Tonight, President Obama will address the “founders summit” of Organizing for Action, the political advocacy group created to promote his second term agenda. The moment will complete an important reversal in the president’s stance on campaign finance: an unmistakable embrace of politically active nonprofits known as “social welfare” organizations—or 501(c)4s, per the IRS—entities that Obama once decried as a threat to American democracy for accepting unlimited and often undisclosed donations.
OFA drew howls of protest from reform groups when it was formed in January out of the remaining infrastructure of Obama’s reelection campaign. Bob Edgar, the president of Common Cause, told the New York Times last month that the setup “just smells,” and Common Cause, Democracy 21 and other organizations called on the president to shut it down.
Following this storm of criticism, OFA President (and former Obama campaign manager) Jim Messina announced several measures last week intended to improve the group’s transparency and curb the influence of special interests. OFA will not accept contributions from lobbyists, corporations or foreign donors. It will also disclose on a quarterly basis the names of donors who contribute more than $250, as well as the amount that they contribute.
OFA did not respond to written questions from CJR. But both the organization and the White House have described the current arrangement as a means of facilitating grassroots advocacy on behalf of popular Obama agenda items, such as immigration reform and gun control, without opening the door to undue influence. “There’s going to be no opportunity to lobby the president through this organization,” Ben LaBolt, an advisor to OFA and former Obama campaign spokesman, told CNN.
However, the reassurances from the Obama and OFA teams paper over important loopholes that undermine their recent pledges to shun special interest contributions. Good government groups say a number of common tactics for funneling political donations could allow lobbyists and corporations to circumvent OFA’s latest guidelines and direct major dollars to the group.
Reporters at the local and national levels should keep close watch for the strategies outlined below, both in scrutinizing OFA’s activities and in uncovering the identities and agendas of donors from within their own communities. The tactics are also applied to avoid disclosure under the more restrictive rules guiding traditional donations to candidates, and should be on the radar of all reporters covering money in politics.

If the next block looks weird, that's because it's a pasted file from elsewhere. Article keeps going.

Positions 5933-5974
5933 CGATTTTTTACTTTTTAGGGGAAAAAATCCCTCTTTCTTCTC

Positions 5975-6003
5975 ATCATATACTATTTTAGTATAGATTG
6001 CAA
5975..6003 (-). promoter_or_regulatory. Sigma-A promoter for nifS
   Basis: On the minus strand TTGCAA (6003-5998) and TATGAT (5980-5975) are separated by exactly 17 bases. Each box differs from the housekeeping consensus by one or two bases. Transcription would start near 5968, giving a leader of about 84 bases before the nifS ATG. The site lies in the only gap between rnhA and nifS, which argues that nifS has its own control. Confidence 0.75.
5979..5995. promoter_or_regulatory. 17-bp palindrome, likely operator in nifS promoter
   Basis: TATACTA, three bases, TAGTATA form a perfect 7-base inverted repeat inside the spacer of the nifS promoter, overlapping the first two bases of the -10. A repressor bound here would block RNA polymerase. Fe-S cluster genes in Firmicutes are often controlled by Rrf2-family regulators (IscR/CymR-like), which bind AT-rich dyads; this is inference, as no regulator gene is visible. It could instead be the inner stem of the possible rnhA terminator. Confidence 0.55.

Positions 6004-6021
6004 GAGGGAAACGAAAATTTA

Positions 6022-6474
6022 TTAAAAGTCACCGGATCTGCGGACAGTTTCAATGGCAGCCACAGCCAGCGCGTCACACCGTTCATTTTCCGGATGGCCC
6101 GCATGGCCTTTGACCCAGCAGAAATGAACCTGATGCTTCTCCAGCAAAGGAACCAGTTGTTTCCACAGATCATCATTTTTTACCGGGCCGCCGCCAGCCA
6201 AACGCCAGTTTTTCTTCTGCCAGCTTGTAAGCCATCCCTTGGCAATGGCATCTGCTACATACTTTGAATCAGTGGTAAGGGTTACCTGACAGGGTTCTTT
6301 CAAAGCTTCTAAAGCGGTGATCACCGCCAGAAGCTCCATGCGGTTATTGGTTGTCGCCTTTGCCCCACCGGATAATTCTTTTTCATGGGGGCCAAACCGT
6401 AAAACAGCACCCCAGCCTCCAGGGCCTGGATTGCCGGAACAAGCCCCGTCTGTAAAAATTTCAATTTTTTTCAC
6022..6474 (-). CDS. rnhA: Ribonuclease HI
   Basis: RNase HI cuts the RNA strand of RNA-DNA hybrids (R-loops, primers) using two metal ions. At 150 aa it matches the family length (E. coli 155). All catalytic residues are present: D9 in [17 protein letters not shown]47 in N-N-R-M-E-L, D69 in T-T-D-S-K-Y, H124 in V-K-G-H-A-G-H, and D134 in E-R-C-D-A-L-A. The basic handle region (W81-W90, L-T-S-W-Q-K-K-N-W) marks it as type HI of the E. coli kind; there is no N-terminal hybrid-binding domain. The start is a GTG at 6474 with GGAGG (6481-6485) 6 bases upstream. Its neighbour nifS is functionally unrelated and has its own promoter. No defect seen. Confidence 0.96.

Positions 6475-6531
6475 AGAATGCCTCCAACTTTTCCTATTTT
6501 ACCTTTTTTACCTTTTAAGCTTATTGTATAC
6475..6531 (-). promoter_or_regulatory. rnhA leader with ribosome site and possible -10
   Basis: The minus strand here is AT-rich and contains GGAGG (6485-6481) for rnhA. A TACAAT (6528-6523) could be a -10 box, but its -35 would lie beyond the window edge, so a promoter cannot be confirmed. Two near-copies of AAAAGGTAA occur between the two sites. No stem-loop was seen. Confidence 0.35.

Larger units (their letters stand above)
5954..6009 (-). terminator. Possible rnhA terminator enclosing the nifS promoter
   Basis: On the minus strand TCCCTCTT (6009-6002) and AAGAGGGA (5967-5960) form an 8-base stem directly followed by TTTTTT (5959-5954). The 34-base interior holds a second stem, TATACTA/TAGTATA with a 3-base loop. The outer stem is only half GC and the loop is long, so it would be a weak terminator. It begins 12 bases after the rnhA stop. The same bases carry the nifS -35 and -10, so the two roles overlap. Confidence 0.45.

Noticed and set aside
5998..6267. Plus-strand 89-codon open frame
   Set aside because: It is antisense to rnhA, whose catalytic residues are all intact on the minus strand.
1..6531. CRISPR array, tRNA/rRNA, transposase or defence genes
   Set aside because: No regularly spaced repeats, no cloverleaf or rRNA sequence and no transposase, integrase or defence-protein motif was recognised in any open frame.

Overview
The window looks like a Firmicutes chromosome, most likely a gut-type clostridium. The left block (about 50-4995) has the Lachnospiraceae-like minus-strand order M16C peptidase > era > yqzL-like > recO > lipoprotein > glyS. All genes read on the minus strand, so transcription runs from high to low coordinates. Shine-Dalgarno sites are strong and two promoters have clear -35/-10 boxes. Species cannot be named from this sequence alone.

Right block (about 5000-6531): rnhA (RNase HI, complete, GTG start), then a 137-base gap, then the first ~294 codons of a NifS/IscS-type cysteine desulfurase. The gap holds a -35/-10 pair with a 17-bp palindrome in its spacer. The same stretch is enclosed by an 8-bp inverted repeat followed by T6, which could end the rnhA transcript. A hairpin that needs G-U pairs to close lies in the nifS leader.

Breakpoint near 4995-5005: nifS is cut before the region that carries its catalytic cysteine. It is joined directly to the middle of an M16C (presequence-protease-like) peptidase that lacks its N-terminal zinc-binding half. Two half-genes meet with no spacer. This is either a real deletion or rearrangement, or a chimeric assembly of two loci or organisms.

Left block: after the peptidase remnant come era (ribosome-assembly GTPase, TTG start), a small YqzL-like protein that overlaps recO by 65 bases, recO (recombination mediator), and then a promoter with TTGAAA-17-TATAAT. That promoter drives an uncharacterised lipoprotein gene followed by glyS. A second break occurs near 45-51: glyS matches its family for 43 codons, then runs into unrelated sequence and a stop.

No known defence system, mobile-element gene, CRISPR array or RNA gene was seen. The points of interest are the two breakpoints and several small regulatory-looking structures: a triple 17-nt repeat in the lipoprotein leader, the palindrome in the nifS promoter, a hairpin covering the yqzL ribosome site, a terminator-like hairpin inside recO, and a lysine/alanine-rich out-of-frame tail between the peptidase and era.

Here are four techniques that special interests can still use to steer unlimited sums into the president’s new operation without leaving a fingerprint:
1) Use Unregistered Lobbyists
OFA’s new policy prohibits federal lobbyists—who are required to register with the US Senate—from contributing to the organization. But under the complex rules that govern lobbying, some people who engage in lobbying activities manage to avoid registration. At Obama’s second inaugural celebration, for example, the Sunlight Foundation found that in spite of an official ban on lobbyists there were several deregistered lobbyists in attendance who were still lobbying part-time, directing other lobbyists, or providing “government relations strategy” advice.
These unregistered lobbyists can further boost their influence by acting as “bundlers”—elite fundraisers who solicit contributions from relatives, friends and business associates and deliver the entire package of funds in a bundle. The Center for Public Integrity reported last week that a number of top bundlers in Obama’s reelection campaign (whose infrastructure was used to form OFA) had significant ties to the lobbying industry. In 2011, The New York Times found that the directors of the lobby shops at Pfizer and Comcast Corporation, respectively, were not registered as lobbyists themselves and had each bundled $500,000 for President Obama’s reelection bid.
OFA has not indicated that it will disclose who its bundlers are—501(c)4s are not required to do so—leaving the public without any way of knowing who is performing this crucial fundraising role.
2) ‘Laundered’ Contributions
One of the primary concerns of good government groups is that donations could be channeled (or “laundered”) through an intermediary by a lobbyist or special interest group seeking to contribute to OFA. For example, an unscrupulous lobbyist could tell a client—or a member of his or her own firm who is not registered to lobby—to make a major contribution to OFA, which would then be written off as a business expense or reimbursed through a salary increase or bonus.
“This is ripe for Jack Abramoff style lobbyists to find other ways to channel the money,” said Edgar, the president of Common Cause.